Taste by Stanley Tucci – Review

Taste by Stanley Tucci Review book logo

By @Roger Crow

Making movies is a lot like cooking. You gather the best ingredients you can, follow the recipe and the result is either pleasing to the palate or worthy of the bin.

And when it comes to ingredients, it’s not always the key stars of the film who linger longest in the mind. In Hollywood and many productions to hail from Blighty, one man is that special ingredient. The guy who turns up and elevates a production to a new level. Ladies and gentlemen, I give you Stanley Tucci.

Years ago I was dazzled by his ability to take a B-movie like The Core and help turn it into something special. And then he was equally marvellous in The Devil Wears Prada, a movie where I instantly fell in love with Anne Hathaway and Emily Blunt. As we discover in Tucci’s new book Taste, the Blunt clan would also become a major part of Stanley’s life.

After the death of his wife, Stanley started dating literary agent Felicity Blunt (Emily’s sister), whose recipe for roast potatoes forms a terrific addition to the volume.

Like many of us, we could all write a book about our relationship with food, especially Italian, but my recollections about pasta growing up in the Midlands would be far less authentic than someone raised in Italy. Tucci has such a rich and diverse knowledge of the region and its produce, it may as well be the foodie equivalent of Cinema Paradiso.

Now I could have bought the print version of Taste, but when you have Tucci himself narrating, it was too good an opportunity not to get the audio version. And no, I’m not on commission for some multi-million dollar company plugging audio books. I pay cash like all those other punters, and some books I devour in a couple of days, and others… less so.

Taste by Stanley Tucci Review book coverAnyway, Tucci’s food-centric memoirs are a work of genius. I feel like I get to wander around his home as he goes about his lockdown routine of spinning assorted plates while waiting for the world to return to some sort of normality. If the pandemic was good for anything, it meant that folks like Stanley got the chance to write books rather than dashing from one movie set to another.

“Compelling mix of styles”

Some tomes just have that certain unputdownable quality, and this is one that I gorge myself on. His recipes are mouthwatering admittedly, but it’s his unapologetic name-dropping that is often most rewarding, and hilarious, such as the time he stayed at the Italian home of an actor whose name “rhymes with George Clooney”.

Tucci will be the first person to play down the fact he knows famous people, but it doesn’t detract from the fact making Martinis for Chris Evans and director Joe Johnston on the set of Captain America: The First Avenger is all kinds of cool.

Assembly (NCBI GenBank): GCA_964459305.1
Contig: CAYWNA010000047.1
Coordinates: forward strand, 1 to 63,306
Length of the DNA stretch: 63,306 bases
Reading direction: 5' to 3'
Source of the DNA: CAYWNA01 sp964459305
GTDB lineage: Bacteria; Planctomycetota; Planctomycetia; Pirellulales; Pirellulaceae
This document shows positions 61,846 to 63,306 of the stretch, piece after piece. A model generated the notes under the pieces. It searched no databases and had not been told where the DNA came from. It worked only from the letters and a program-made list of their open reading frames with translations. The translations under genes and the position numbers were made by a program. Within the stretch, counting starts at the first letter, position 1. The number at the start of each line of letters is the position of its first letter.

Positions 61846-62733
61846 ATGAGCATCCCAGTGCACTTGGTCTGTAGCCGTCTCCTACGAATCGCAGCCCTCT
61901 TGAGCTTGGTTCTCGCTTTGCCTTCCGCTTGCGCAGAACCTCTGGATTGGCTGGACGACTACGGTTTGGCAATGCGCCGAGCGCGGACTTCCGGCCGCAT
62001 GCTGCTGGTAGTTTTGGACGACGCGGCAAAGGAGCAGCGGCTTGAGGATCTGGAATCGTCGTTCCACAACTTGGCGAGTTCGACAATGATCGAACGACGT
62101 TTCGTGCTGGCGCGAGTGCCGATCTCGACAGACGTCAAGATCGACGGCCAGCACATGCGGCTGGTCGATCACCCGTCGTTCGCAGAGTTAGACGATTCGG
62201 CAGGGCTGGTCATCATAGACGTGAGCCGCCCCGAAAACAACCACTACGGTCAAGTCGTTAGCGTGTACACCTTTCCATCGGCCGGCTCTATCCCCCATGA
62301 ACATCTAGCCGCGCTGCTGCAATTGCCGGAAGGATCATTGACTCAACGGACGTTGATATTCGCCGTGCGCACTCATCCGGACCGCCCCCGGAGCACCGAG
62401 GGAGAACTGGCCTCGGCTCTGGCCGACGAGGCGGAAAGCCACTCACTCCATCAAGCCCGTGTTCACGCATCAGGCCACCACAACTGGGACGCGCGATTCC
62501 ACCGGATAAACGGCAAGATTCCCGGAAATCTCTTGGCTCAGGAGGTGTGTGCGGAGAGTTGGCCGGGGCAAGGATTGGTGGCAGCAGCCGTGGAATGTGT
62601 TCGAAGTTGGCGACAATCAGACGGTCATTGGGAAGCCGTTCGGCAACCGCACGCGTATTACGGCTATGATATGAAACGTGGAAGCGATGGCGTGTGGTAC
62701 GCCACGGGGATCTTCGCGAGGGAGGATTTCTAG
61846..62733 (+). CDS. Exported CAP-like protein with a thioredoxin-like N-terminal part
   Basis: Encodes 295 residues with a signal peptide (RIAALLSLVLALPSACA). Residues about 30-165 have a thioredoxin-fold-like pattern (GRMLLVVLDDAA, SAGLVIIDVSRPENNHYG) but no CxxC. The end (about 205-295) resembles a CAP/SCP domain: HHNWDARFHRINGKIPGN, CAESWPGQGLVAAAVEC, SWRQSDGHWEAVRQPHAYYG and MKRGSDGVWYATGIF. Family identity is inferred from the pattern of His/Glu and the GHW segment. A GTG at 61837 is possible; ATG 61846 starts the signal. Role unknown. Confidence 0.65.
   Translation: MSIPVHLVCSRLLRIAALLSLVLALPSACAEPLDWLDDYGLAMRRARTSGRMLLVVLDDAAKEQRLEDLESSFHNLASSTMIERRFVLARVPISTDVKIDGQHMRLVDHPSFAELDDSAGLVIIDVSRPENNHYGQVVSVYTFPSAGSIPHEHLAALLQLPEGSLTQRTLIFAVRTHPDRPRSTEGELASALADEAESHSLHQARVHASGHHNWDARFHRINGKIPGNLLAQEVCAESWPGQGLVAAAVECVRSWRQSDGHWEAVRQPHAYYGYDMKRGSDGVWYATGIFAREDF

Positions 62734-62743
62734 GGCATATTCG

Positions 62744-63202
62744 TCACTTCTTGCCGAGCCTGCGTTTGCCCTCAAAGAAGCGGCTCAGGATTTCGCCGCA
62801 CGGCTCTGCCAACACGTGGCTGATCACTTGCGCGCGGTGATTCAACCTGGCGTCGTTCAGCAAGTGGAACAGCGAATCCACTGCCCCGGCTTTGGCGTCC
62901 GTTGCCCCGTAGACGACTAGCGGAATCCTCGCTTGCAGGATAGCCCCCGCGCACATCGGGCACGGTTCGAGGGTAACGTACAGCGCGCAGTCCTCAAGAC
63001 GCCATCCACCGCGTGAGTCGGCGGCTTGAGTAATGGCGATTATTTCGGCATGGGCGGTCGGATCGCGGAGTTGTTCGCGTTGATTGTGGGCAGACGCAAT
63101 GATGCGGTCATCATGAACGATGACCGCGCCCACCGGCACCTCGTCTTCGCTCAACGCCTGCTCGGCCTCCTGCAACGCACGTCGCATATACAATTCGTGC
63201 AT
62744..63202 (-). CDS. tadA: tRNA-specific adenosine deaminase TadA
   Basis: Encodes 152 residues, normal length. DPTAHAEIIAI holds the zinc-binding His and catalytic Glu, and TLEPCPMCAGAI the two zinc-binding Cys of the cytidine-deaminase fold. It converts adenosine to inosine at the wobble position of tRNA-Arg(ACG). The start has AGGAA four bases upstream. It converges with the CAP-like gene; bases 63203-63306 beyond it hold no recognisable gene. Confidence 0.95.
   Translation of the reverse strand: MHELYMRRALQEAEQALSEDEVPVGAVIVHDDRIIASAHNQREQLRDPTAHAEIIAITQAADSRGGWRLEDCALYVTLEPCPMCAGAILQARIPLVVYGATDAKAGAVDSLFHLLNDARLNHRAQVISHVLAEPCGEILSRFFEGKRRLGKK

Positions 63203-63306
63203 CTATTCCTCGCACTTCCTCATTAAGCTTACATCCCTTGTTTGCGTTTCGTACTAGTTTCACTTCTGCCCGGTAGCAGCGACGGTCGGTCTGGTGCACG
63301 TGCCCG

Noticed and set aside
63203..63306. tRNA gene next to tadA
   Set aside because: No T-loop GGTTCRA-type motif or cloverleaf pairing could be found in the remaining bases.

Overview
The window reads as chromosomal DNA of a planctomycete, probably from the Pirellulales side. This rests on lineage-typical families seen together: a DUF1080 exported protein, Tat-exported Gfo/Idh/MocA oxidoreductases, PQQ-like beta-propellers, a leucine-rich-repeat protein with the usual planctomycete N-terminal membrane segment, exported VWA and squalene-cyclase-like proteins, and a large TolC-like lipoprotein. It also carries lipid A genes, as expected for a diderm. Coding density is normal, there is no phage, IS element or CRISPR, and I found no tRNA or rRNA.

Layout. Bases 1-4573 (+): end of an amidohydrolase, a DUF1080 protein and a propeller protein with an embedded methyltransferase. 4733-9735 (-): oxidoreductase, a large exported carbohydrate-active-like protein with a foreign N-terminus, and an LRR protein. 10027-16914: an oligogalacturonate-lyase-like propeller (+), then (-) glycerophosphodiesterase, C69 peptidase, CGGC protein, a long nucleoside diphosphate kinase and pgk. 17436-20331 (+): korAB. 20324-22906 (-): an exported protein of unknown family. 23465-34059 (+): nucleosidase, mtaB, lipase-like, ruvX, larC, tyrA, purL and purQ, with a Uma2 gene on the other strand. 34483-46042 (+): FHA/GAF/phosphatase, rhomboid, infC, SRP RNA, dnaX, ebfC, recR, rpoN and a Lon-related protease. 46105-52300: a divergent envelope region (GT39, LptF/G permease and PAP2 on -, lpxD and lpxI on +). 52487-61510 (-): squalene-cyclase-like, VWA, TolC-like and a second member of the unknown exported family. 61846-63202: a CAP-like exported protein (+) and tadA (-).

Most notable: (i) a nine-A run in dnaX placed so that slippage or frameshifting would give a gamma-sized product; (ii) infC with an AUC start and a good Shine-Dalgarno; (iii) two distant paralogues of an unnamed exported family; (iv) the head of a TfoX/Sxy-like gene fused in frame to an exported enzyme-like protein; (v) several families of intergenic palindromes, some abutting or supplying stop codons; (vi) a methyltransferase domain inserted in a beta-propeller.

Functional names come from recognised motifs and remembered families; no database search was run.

Since moving to the UK a few years ago, Tucci’s mix of Italian, American and British influence is a compelling mix of styles. I never thought for example that he’d be a fan of Keith Floyd, but his assessment of the much missed chef and his epic cooking sketches really touches a chord.

And coping with his daily chores and family during lockdown should ring a bell with many who had to keep kids entertained during that strange hiatus we all shared.

Like many great books, there’s a sucker punch. In this case Stanley is diagnosed with an illness that threatens to take away his love of food, taste and everything we love in life. I’m not sure listing every single thing he could eat after extensive ops was essential or just a case of he had to get his word count up somehow, but it hardly matters. The main thing is he survived, and thank heavens for that.

Rounding the book off with an echo of an earlier chapter in which he makes a sandwich for one of his kids will melt the frostiest of hearts.

Having finished the ‘book’ in a couple of sittings, I consider that rarest of things – I want to begin a second listen straight away. (I may also have to get the print version so I can try and recreate some of the recipes for myself).

You may have savoured Tucci’s performances in films like Big Night (the mouthwatering 1996 movie he co-wrote and co-directed), or tentpole flicks like the Transformers or Hunger Games saga. Or you may have no knowledge of one of the acting world’s greatest assets. Either way, Taste is a book that like a small bowl of pasta on an autumnal day, warms the heart, nourishes the soul, and leaves you hungry for more.

‘Taste’ by Stanley Tucci is published Penguin, £13 audio download


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